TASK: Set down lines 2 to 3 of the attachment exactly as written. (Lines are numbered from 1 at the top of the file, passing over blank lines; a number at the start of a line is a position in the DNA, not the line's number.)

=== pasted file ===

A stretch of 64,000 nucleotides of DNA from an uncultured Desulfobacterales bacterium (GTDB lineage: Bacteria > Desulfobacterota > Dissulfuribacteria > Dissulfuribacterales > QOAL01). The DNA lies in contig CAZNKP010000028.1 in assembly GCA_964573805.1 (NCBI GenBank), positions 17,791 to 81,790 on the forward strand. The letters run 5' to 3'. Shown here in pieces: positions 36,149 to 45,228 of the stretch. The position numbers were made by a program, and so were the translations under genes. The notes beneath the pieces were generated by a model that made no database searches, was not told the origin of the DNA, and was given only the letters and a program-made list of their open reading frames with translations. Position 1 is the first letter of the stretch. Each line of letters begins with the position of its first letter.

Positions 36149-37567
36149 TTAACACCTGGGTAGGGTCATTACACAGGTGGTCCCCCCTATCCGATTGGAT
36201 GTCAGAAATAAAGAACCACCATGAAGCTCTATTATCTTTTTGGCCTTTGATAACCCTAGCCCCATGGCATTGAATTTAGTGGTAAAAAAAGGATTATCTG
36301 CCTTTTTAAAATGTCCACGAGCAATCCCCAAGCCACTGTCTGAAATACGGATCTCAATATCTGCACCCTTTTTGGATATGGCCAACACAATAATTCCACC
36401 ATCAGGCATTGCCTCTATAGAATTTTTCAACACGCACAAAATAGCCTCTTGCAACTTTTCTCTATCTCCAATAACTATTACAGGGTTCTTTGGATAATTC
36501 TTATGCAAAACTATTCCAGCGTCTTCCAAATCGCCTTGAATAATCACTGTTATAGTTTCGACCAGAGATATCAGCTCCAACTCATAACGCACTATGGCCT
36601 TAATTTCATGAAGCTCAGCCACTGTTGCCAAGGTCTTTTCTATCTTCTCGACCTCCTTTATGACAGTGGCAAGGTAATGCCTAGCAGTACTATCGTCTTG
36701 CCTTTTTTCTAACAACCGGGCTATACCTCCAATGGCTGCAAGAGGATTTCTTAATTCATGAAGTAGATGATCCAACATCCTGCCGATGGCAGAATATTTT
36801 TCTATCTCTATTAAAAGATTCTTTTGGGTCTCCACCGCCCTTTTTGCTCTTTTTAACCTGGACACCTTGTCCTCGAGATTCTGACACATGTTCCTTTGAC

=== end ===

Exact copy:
Positions 36149-37567
36149 TTAACACCTGGGTAGGGTCATTACACAGGTGGTCCCCCCTATCCGATTGGAT